Aamhi Doghi Movie Review: Priya Bapat gives career-best performance in this moving tale of womanhood

The promos of Aamhi Doghi would have you believe that the film is only about the relationship between two women – a young, confident and frank Saavi (Priya Bapat) and a shy, traditional and calm Ammi. The title of the film also suggests the same. The film, though, is only partly about the camaraderie between the two. The trailer of last week’s Gulabjaam had almost reduced the layered and touching film to a slapstick comedy. Aamhi Doghi’s case is somewhat of the opposite kind. The promos had raised my hopes sky high, but the film didn’t turn out to be as good. That is not to say that the film lacks nuance, I was only expecting it to be something different.

Much like Gulabjaam, Aamhi Doghi is more of a character study than a conventional story with conflicts. Despite the title, the film is mainly about how Saavi grows as an emotional being over the years. Of course, it’s her relationship with Ammi that acts as a catalyst for the change in her, but the story is still very much about Saavi, narrated by her and hence putting herself first, like she does in everything else.

Saavi is a single child brought up by her father who has taught her to be practical right from childhood. In what might be a first for Marathi cinema, a spunky Saavi doesn’t miss her dead mother at all. She shares a rather turbulent relationship with her disciplinarian lawyer father, with her rebellious streak only making it worse. One day her father brings a wife home, much to Saavi’s shock. But Saavi finds herself getting along not too bad with her step-mother Ammi who’s just 7-8 years older than her.

The screenplay written by the director Pratima Joshi along with Bhagyashree Jadhav remains faithful to acclaimed writer Gauri Deshpande’s touching tale, ‘Paus Aala Motha’, from which it is adapted. But being a short story there’s a lot more scope for the screenwriters to establish the setting, flesh out the main characters and even add a few wherever it seems logical. The addition of Saavi’s best friend Neha certainly helps us in getting to know Saavi better and even making the proceedings more plausible in the second half. But the decision to add Saavi’s love interest, Ram, is a bit of a mixed bag. Yes, his branch of the story underlines Saavi’s non-conformist attitude and other character traits, but it takes too much screen time, reducing the scope to further develop her relationship with Ammi.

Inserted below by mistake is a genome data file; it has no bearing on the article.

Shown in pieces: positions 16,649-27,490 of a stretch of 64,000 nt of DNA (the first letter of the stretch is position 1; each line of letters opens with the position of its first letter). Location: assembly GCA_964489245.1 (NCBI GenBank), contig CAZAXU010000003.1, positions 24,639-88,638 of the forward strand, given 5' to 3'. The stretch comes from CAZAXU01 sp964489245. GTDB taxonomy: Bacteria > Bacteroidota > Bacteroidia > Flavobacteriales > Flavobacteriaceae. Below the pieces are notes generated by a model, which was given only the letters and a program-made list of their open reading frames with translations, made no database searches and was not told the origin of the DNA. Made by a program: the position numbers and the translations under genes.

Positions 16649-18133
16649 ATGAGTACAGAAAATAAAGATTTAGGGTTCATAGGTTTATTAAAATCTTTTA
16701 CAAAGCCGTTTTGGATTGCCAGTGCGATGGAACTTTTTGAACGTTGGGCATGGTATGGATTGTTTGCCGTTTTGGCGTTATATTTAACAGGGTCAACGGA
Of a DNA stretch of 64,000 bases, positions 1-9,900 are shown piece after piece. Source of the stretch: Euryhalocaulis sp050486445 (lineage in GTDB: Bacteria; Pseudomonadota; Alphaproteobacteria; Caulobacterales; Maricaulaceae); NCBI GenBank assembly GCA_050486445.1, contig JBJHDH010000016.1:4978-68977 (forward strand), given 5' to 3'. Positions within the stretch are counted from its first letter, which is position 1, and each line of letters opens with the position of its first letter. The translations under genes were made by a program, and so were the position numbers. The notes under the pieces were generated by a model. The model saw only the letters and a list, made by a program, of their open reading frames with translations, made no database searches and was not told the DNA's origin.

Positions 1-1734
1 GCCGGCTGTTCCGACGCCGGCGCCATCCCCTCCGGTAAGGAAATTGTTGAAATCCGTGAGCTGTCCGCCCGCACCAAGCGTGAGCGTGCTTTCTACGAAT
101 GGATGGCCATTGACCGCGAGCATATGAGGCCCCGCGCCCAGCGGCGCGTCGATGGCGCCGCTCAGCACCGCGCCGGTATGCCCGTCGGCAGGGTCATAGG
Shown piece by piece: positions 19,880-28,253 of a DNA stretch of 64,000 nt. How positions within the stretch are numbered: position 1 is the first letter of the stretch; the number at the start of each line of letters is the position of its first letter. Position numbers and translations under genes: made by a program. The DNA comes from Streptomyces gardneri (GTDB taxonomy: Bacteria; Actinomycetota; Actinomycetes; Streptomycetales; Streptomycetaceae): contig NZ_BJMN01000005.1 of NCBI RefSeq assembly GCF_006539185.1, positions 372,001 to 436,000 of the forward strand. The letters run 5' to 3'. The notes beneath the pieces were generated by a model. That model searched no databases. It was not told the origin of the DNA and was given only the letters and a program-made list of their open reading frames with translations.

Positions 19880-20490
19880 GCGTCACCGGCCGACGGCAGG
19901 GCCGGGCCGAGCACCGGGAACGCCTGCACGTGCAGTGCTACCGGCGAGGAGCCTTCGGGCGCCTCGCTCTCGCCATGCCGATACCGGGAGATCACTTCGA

Greater care could have been taken in establishing the period in which the story takes place. The film begins in the present with the 20-something Saavi narrating the story of her youth in a flashback which should logically take us to the 90s or early 2000s. But the production design suggests a much older period.

But, Priya Bapat’s career best performance ensures that these issues don’t dilute the overall emotional impact. Her brilliant act reminds us that she’s come a rather long way since the blink and miss role in Munnabhai MBBS (2003). Saavi is also probably the most nuanced character she’s got to portray on screen and Priya doesn’t let the opportunity go waste. Saavi is not a particularly likeable personality – she’s almost haughty, emotionally cold and judgemental, for most part of the film. But it is Priya’s performance backed by the fine writing that still make us empathize with her. Mukta Barve, one of the best Marathi actresses of her generation, underplays Ammi to good effect. But her performance slightly comes across as one note, as Ammi doesn’t seem to transform at all over a whole decade or so that the story unfolds.

Special mention here for Mangesh Dhakade’s background score that underlines the emotions in scenes in the most subtle manner. Music is seldom such skilfully used in emotional dramas in the Marathi film industry.

Pratima Joshi’s debut feature may not be the most skilfully directed film, but by remaining faithful to Gauri Deshpande’s beautiful short story, backed by a career-best performance by Priya Bapat as the protagonist, it holds your attention and makes you care for its characters, which is more than what most Marathi films manage to do. The deep empathy with which the women are portrayed in the film can very well act as a soothing balm for feminists in a week which also sees the release of the already much maligned Sonu Ke Titu Ki Sweety.




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